HOUSE OF REPRESENTATIVES OF NORTH CAROLINA, Session of 1903 [caption drop-title].

Raleigh, NC: C. P. Wharton, 1903. Large composite photograph, 10 x 7 inches, mounted on card stock, with the names of the 120 representatives (by number key to the small photograph of each) printed in columns to both sides, including also the hometown and county for each, and an indication of party affiliation (Democrat, Populist, Independent, Republican); all of the representatives were white men. 119 of the portrait photographs (1 x 1 inch) surround a larger photograph (2 x 2 inches) of the term's Speaker, S. M. Gattis of Hillsboro. In the November, 1898, election that saw the Democratic Party return to majority status in both houses of the state assembly, the Fusion Party of Republicans and Populists that included African-American representatives was thoroughly defeated and the election was quickly followed by a local governmental coup, now called the Wilmington Insurrection of 1898, when a mob of whites, inflamed by the White Supremacist oratory of the campaigning, ousted that city's government by force of arms. After this election, Democrats reinstated Jim Crow laws disfranchising African-Americans and dominated state politics for the next seventy-plus years. All of the African-American office holders had been defeated, except Thomas Fuller (1867-1942), a Shaw University Graduate and minister, who was elected to the Senate representing Warren and Vance Counties. After his 2-year term expired, North Carolina was served by all-white representation in the last 19th-century house (elected in 1900) and this first 20th-century house; the next African-American to be elected to the assembly was Henry Frye, a former assistant U.S. Attorney, in 1968 (serving through 1980), who also served in the N. C. Senate, 1981-1982, as an associate justice on the N. C. Supreme Court, 1983-1999, and as its Chief Justice, 1999-2001. The representatives for the 1903 session included 100 Democrats, one Populist, one Independent, and 18 Republicans; familiar members included Burton Craige of Salisbury, a long-time public servant, and Henry T. King of Greenville (author of "Sketches of Pitt County"). Apparently not recorded on OCLC or in other online or print reference or bibliographical sources (N. C. State Archives holds a similar photograph by Wharton, for the house members of the 1899 session, UNC holds one for Senate members, for the 1895 session, and we know of another one, also for Senate members, for the 1899 session). Verso contains some genealogical information concerning one of the house members, J. F. Walters, a Democrat from Blanche in Caswell County. Mount is toned, otherwise very good. Matted glazed and framed (not examined out of frame). (10366). Item #63815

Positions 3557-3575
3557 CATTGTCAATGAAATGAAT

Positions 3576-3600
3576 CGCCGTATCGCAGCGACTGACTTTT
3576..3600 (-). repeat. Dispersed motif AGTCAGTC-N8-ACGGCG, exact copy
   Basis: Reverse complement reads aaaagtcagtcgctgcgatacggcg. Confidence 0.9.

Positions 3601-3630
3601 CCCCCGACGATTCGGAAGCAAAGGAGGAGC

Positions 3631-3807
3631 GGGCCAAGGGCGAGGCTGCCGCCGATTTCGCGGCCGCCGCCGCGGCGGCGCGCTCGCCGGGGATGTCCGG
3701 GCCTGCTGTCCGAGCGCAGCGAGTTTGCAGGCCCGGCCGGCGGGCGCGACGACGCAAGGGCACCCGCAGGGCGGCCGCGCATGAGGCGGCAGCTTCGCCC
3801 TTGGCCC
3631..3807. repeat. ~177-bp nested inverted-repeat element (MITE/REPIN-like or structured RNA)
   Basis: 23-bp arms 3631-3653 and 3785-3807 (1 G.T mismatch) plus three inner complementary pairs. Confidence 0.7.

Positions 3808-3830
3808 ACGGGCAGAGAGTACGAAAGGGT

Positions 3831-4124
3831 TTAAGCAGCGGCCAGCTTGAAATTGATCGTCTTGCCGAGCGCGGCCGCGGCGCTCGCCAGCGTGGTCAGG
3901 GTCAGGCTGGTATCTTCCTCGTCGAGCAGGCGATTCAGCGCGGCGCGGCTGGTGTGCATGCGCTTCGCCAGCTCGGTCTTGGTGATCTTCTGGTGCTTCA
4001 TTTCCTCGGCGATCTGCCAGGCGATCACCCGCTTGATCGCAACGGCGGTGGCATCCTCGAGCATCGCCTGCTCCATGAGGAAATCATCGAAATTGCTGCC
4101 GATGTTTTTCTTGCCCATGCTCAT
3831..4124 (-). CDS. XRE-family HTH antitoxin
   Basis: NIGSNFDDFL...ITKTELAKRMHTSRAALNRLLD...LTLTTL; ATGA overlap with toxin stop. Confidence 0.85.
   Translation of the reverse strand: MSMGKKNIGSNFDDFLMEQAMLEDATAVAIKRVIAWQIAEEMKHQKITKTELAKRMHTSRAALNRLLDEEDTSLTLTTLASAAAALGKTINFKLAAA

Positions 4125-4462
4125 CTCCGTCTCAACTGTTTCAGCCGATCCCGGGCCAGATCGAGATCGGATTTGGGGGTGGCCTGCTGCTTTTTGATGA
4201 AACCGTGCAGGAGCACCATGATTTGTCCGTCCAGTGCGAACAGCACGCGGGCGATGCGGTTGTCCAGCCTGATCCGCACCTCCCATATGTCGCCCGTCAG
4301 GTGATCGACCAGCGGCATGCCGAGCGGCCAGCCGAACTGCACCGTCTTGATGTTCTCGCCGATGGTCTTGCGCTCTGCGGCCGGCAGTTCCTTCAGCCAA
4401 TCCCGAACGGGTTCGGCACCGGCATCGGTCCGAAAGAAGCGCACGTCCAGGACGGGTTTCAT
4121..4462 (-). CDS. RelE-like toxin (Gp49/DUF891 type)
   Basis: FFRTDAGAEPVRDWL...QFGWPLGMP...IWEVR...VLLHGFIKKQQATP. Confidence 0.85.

Cyrus P. Wharton (1852-1929) operated a photography studio in Greensboro by himself, 1883-1886, and in Raleigh, North Carolina, first by himself, 1886-1905, and then in partnership with Manley W. Tyree, 1905-1912, producing primarily studio work, portraits of brides, society women, distinguished men and families, etc., although the North Carolina State Archives holds a collection of his glass plate negatives that also include group portraits (e.g., baseball teams) and some images of people at work and interiors of local businesses.

Price: $450.00

See all items in African-Americana, Americana